**Let the Experiment Begin**We conducted a somewhat controlled measurement experiment using the two method classes on a WR-10 fixture to show the results when repeatability is poor. The DUT plane did not have an anti-cocking support and had about 200-μm concavity of the flange surface. Two additional holes were drilled in the flange surface, each 2 mm from the aperture narrow walls, to mount the DUT.

For each connection, the waveguide screw torque was randomized with a uniformly distributed range of 0.5-0.7 cN-m on each screw. The same first tier calibration was used for all runs and 20 second tier runs were done. Figure 2 shows that the scatter was limited to largely one portion of the frequency range using the partial information method.

The scatter on Bauer-Penfield, which uses a short-short-load (SSL) set of standards, was larger (figure 3). Not surprisingly, the distribution is not particularly well-behaved, as there are multiple non-linear geometrical mechanisms involved with both positional alignment and skew gap formation.

The absolute errors of the partial information methods are a function of the spatial structure of the fixture because of the phase correlation techniques used. Another significant factor is the processing details, making it difficult to come to a 100% certain conclusion but the relative repeatability immunity trends seem to hold.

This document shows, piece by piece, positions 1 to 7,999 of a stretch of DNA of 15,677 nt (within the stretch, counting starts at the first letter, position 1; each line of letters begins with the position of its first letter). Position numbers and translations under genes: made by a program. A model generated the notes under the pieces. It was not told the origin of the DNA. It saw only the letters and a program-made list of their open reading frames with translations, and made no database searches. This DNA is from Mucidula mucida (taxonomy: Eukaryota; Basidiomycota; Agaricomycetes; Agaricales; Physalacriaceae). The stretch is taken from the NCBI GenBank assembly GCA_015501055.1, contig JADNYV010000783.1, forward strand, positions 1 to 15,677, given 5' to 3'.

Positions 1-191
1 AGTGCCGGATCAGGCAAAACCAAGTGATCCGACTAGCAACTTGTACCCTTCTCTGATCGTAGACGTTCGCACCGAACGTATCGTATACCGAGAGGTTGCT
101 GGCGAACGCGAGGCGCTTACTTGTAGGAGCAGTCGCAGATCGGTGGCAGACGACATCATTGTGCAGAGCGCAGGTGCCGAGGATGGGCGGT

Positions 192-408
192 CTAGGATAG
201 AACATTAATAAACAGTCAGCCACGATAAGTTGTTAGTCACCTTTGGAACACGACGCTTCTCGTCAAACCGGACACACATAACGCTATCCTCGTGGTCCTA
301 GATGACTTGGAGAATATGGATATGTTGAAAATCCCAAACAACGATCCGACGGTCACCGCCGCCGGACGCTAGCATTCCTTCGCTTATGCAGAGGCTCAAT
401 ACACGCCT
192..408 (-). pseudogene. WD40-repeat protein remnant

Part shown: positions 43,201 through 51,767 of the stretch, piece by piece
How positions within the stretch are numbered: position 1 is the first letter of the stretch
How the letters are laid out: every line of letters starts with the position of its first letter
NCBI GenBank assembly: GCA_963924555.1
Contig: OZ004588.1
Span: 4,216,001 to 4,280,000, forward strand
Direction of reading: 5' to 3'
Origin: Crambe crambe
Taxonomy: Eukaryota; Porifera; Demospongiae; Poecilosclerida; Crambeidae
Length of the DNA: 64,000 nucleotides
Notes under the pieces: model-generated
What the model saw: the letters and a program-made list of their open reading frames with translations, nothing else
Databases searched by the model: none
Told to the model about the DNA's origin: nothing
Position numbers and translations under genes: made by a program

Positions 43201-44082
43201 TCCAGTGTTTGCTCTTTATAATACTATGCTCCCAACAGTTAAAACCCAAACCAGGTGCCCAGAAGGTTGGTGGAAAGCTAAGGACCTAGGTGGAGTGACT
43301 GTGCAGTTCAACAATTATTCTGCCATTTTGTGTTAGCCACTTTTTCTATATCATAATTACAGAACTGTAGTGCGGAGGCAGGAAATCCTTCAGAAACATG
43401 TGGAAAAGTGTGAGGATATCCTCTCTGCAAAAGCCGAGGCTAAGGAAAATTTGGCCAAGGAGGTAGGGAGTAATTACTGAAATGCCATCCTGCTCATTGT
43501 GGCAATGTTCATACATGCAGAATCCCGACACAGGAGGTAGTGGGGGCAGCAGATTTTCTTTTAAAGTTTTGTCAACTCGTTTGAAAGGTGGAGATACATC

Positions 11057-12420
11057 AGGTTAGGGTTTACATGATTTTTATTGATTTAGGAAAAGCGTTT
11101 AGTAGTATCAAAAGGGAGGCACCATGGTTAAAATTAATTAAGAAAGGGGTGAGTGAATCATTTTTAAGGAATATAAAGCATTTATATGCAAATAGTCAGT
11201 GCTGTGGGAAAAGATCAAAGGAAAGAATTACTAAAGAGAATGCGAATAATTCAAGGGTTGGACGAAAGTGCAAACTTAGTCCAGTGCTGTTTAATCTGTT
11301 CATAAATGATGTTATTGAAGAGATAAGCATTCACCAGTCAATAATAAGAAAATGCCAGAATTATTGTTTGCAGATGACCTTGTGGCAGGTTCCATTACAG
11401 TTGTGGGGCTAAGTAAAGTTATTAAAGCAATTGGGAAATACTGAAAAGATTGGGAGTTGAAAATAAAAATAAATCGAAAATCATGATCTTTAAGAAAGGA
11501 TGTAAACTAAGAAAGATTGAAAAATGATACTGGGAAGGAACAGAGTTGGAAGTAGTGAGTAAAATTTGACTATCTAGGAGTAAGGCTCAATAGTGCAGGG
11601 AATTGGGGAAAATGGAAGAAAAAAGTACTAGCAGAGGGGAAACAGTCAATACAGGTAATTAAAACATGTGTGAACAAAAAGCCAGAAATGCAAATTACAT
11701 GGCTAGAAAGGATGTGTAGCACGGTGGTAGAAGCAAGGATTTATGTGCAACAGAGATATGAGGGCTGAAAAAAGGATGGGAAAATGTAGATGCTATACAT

**Sensitivity to Standards Errors**

Another point of interest was the sensitivities to standards errors. For the Bauer-Penfield technique, SSL standards were the basis when we conducted the experiment but conclusions for an SSS set are similar. As one of the shorts is common to both methods, a basis for comparison was a simulation based on an error in that short offset length. Plots are shown in figure 4 that yielded roughly equal peak excursions but the distributions of the length errors were wildly different for Bauer-Penfield (+/- 10 μm) and for the partial information method (+/- 2 mm).

The reduced sensitivity of partial information method is not surprising since the phase interval used in the correlation was on the scale of cm. The result is that an offset length error resulted in relatively minor magnitude impact for the new method. S21 phase is transparently affected for the partial information method if the offset length was used explicitly, rather than an auto-rotation scheme. Two aspects of the Bauer-Penfield behavior need to be noted:

- The two offset short lengths were chosen for a 180° reflection phase difference at 90 GHz, so the sensitivity to length error is minimized at that frequency
- Altering the length entry directly effects the S22 as well as the S21 extraction and there is feedback between these terms

**Conclusion**

As the experiment indicates, classical de-embedding techniques can cause noticeable measurement problems in some repeatability-challenged mm-wave fixtures. To address this challenge, Anritsu has developed a measurement technique for its VectorStar^{®} vector network analyzers (VNAs) that can help engineers more accurately measure design performance. You can learn more by downloading this white paper entitled MM-wave Partial Information De-embedding: Errors and Sensitivities.